Nike recently released its annual sustainability report outlining its newly revised environmental strategy. Of particular interest, the section on manufacturing lays out its plans for improving the environmental performance of its worldwide network of contract manufacturers. The report unveils Nike’s new Manufacturing Index (MI), a factory rating system devised to help the company more effectively select and evaluate its manufacturing partners. (Photo: Nike shoe. Credit: puuikibeach, CC BY 2.0.)
Nike says sustainability is no longer a fringe effort in the corporate world, but “an important, well-integrated part of any forward-thinking company” and “one of the key drivers of success.”
Improving green performance is key to Nike’s vision, because the manufacturer of footwear, apparel and sports equipment carries a high potential for environmental impact through “use of energy, water and diverse materials; the related creation of waste, greenhouse gases and other emissions; and the use and release of toxins.” Nike has been working with its material vendors and manufacturing partners to reduce those impacts and has committed to a goal of “zero discharge of hazardous chemicals” by 2020. The company is now measuring and reporting greenhouse gas (GHG) emissions and waste generation by providers as part of its own impacts.
Also, the company is exploring new models for sustainable business to prepare itself for “a fundamentally different operating environment” characterized by competition for scarce natural resources, high energy prices, scrutiny of the effects of GHGs, economic disparities among workers in global supply chains, demands created by growing urbanism and new middle-class consumers and government regulation.
How to Get 900 Factories in 50 Countries to Go Green
Nike is also launching the Sourcing and Manufacturing Sustainability Index (SMSI), a component of the MI that will rate contract manufacturers on a scale of red, yellow, bronze, silver and gold. This measurement tool “will place a factory’s performance and sustainable manufacturing practices on equal footing and performance with the traditional measures of quality, delivery and cost,” says the company.
Nike employs a network of more than 900 contract factories to produce its products. Those factories employ more than a million workers in 50 countries. That creates a challenge, the company admits:
Like many global companies that outsource production, our supply chain is complex, fragmented, and often influenced by factors beyond our power and purview. That’s what makes our work so challenging. We do not own these factories, so we cannot simply mandate change. Instead, we must build and influence positive change through our contracts.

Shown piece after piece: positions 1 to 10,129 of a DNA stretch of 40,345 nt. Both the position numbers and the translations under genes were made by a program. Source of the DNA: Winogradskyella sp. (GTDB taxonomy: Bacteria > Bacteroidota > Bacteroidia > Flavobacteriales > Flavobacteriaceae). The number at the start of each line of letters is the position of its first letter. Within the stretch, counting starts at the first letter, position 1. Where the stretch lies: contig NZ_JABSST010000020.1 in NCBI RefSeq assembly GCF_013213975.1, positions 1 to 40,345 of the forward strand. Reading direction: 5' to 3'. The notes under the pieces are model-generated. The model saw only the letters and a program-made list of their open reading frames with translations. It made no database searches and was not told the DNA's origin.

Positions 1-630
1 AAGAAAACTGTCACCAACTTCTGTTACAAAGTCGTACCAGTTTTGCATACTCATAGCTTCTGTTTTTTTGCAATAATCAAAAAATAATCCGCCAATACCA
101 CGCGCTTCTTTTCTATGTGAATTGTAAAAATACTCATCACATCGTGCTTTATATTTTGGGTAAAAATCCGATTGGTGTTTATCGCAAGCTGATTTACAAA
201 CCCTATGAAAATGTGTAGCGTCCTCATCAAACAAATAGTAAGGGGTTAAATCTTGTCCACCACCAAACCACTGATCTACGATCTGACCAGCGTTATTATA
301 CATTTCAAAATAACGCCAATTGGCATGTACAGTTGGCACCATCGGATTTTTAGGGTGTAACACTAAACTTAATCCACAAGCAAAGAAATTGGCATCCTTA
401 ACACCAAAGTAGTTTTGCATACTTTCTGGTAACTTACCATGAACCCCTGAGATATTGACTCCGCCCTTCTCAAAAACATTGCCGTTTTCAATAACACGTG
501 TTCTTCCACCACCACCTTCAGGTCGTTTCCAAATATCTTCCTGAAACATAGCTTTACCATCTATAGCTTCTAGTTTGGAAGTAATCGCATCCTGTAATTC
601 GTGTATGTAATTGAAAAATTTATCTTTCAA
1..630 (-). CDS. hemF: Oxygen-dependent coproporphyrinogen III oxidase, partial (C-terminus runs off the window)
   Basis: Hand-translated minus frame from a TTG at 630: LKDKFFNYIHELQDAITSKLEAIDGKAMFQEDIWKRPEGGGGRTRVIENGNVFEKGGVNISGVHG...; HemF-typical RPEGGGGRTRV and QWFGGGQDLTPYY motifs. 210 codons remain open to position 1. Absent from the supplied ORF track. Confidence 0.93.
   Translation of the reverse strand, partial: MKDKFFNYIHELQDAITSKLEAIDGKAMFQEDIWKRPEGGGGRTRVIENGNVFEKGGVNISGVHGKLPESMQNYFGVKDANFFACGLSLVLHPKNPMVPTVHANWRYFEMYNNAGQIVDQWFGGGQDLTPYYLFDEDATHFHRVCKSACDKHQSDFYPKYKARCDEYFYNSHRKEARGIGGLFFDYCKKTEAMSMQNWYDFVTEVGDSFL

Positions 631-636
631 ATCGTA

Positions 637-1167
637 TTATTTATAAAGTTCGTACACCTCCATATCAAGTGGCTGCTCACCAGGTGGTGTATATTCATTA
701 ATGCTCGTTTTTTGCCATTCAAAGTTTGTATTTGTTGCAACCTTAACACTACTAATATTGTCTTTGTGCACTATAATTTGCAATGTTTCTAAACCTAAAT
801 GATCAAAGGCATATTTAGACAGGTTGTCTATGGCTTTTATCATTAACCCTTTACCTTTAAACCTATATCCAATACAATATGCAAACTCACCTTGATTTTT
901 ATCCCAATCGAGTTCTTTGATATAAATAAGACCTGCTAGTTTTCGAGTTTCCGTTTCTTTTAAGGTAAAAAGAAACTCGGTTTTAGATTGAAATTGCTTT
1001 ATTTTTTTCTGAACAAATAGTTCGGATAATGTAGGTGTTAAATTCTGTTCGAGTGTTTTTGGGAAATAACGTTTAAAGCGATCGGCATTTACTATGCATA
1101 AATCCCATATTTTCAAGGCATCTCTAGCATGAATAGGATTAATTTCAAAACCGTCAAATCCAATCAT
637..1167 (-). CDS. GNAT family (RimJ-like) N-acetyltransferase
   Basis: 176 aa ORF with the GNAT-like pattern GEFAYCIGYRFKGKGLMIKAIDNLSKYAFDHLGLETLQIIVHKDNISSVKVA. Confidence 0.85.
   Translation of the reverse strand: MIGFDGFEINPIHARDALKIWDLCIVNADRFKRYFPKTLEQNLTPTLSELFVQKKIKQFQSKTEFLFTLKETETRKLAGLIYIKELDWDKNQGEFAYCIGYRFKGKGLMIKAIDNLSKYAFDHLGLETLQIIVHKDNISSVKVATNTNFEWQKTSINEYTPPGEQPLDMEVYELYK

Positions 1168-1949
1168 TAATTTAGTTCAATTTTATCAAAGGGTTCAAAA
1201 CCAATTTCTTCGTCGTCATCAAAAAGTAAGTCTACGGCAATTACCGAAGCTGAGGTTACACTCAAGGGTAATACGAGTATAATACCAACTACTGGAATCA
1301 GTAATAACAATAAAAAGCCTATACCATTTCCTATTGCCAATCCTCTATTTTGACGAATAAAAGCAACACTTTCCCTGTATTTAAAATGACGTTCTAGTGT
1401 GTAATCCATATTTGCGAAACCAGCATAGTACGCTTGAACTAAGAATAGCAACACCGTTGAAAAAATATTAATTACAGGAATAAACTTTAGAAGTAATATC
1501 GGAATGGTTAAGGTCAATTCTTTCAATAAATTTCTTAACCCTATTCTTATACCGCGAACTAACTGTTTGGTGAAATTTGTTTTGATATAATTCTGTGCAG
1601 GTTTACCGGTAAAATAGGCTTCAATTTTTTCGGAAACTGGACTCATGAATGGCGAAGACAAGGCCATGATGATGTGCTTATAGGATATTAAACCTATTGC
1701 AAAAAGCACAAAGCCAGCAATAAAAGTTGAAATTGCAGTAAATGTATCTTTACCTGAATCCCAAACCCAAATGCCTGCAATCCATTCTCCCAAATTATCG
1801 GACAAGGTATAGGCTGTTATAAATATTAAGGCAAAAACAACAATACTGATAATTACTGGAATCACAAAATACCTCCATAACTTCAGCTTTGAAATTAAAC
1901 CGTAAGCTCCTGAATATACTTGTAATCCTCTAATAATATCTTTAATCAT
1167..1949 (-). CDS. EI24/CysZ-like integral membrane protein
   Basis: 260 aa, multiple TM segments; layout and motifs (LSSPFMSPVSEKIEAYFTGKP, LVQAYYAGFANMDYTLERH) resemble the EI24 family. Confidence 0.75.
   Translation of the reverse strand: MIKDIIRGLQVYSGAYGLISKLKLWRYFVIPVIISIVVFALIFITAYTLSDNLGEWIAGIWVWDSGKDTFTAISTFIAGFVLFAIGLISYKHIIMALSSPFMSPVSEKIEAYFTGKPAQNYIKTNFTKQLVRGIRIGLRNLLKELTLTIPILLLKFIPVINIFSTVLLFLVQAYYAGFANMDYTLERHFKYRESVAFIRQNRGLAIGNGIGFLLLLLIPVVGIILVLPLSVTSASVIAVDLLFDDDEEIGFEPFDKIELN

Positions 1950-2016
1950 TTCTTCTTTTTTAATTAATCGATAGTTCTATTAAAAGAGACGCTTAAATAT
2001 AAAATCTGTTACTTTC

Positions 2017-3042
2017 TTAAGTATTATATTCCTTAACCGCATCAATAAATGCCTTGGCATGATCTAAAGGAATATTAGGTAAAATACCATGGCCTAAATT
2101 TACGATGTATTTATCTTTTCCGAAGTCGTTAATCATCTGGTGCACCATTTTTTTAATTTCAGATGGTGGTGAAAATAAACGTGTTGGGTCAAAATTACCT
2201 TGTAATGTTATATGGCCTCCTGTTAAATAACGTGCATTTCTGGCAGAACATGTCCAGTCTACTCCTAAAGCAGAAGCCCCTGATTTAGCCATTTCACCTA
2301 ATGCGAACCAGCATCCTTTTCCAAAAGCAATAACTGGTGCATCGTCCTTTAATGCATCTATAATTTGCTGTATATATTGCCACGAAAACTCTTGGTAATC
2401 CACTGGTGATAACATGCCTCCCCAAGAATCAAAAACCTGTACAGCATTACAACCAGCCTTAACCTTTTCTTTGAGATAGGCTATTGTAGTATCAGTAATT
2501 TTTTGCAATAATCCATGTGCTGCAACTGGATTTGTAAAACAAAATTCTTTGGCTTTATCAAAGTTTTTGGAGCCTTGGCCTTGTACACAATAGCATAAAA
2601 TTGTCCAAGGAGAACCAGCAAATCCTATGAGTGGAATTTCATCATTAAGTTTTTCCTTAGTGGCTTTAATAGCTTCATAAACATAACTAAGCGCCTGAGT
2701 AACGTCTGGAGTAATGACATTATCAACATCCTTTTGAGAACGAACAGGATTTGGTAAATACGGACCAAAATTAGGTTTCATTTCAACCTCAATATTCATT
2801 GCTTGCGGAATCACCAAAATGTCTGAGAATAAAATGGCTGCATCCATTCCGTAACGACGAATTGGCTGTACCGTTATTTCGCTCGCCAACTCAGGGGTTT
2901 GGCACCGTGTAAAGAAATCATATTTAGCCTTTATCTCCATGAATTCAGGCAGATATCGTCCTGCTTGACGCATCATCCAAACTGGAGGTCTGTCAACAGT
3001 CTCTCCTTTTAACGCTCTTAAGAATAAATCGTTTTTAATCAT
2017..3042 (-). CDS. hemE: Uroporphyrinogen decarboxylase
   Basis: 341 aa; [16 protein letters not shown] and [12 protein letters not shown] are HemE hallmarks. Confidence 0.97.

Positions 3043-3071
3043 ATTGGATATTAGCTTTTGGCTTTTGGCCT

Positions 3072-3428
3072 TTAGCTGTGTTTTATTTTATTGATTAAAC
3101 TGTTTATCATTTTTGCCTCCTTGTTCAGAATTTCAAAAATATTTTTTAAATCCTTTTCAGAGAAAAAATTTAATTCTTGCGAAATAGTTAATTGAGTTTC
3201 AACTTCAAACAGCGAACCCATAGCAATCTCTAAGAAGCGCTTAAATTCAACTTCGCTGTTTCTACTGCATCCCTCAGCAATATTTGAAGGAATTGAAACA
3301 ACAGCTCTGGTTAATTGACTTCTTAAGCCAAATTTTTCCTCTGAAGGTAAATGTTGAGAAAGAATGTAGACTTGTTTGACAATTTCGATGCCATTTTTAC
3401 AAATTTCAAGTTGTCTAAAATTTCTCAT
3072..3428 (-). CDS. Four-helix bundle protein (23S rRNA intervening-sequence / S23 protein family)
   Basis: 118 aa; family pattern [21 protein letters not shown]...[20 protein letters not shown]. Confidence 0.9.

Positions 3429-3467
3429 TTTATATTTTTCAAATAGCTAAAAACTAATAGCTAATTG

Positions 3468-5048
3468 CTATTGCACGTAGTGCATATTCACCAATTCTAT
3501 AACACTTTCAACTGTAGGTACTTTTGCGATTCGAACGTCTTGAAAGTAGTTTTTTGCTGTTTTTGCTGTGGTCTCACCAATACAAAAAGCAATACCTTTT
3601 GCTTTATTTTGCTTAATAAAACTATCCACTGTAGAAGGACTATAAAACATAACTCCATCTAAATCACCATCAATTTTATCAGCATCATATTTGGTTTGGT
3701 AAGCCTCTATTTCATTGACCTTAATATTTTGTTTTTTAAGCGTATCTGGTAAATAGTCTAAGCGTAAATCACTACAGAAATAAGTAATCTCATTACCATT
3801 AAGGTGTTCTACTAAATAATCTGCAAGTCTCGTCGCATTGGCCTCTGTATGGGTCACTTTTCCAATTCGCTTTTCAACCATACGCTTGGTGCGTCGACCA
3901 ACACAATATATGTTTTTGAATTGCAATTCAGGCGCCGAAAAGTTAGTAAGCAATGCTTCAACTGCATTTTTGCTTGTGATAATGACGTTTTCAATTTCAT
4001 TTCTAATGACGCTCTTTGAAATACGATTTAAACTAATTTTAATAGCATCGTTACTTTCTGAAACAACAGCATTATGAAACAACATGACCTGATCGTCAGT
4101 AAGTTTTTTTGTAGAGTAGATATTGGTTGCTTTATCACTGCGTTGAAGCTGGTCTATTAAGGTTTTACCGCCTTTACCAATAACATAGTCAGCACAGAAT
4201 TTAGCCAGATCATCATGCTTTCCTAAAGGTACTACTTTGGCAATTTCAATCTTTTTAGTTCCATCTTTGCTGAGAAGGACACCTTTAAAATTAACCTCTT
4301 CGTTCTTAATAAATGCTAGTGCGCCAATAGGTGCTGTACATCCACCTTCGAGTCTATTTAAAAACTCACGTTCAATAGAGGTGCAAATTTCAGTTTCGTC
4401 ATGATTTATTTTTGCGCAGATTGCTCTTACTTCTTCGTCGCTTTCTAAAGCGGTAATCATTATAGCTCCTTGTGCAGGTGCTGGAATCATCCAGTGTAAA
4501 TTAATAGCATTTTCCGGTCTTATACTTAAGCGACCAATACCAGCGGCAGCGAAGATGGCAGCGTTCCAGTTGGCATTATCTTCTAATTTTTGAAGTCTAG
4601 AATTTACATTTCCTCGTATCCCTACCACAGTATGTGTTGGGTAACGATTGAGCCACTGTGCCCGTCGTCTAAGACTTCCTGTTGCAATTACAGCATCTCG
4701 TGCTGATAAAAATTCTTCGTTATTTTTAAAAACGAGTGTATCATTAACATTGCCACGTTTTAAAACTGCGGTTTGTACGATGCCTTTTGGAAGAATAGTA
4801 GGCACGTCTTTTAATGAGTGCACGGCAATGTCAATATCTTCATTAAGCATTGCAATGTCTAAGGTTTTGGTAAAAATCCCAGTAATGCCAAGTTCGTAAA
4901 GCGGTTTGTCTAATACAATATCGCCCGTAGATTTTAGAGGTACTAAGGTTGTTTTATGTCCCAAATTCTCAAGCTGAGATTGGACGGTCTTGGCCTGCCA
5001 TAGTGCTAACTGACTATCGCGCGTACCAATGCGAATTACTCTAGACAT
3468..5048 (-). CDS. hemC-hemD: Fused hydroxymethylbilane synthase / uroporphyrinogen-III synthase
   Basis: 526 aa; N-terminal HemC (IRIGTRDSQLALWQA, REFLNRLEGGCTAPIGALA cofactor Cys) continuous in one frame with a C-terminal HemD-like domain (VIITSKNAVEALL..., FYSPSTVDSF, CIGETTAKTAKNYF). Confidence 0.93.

Nike had been using a softer approach — communicate, collaborate, offer assessment, consult and train. But helping the lowest-performing factories has taken up most of the company’s time and attention due to violations in areas such as work hours, overtime, and wages. Concentrating on the “problem children” has gotten in the way of engaging the factories that are already doing well. This has led Nike to adopt a new vision around its manufacturing operations. (Photo: Nike contract manufacturer in Thailand. Credit: Labour Behind the Label, CC BY 2.0.)
The company’s new approach to its contract factories is going to focus less on compliance to standards (although that will remain important) and more on a model that rewards factories for their management practices, performance controls and commitment to continuous improvement:
This represents a fundamental shift from a risk-reduction focus — which devotes time and attention on the lowest factory performers — to a strategy that invests time and attention to strengthening relationships with the factories operating at the highest levels of performance. Overall, our aim is to build business partnerships characterized by long-term, trust-based, transparent interactions.
One of the steps Nike has taken is to reduce its number of contract factories by “establishing long-term relationships with fewer factories as trusted partners, rather than having short-term transactional relationships with a larger number of factories.” This, the company says, will enable greater integration of sustainability in manufacturing, while some of the other benefits include “product excellence and innovation at the factory level,” deeper consulting relationships with contractors and greater depth of understanding of conditions on the ground at the factories.
Over the next three years, Nike plans to implement a new set of processes and tools that will help implement that new vision across its manufacturing base. The company will assess and select all factories consistently, based on their implementation of sustainable sourcing and manufacturing practices. A balanced-scorecard process will help Nike “move from enforcing minimum compliance standards to defining a model of ‘good, better and best’ with incentives for our contract factories.” The stance will shift from “monitoring performance” to “collaborating with factories as business partners.”
Nike also has incorporated risk assessment processes into the system, recognizing that conditions around the globe affect the ability of contract manufacturers to operate sustainably. A Risk Index will help identify countries “with the highest risk and most potential for low factory performance,” generating a score for each target country in four key areas: political risk, social/compliance risk, economic risk and infrastructure and climate risk. The ultimate goal will be to make better decisions when searching out new manufacturing partners and seeking locations that are likely to generate lower risk and higher quality.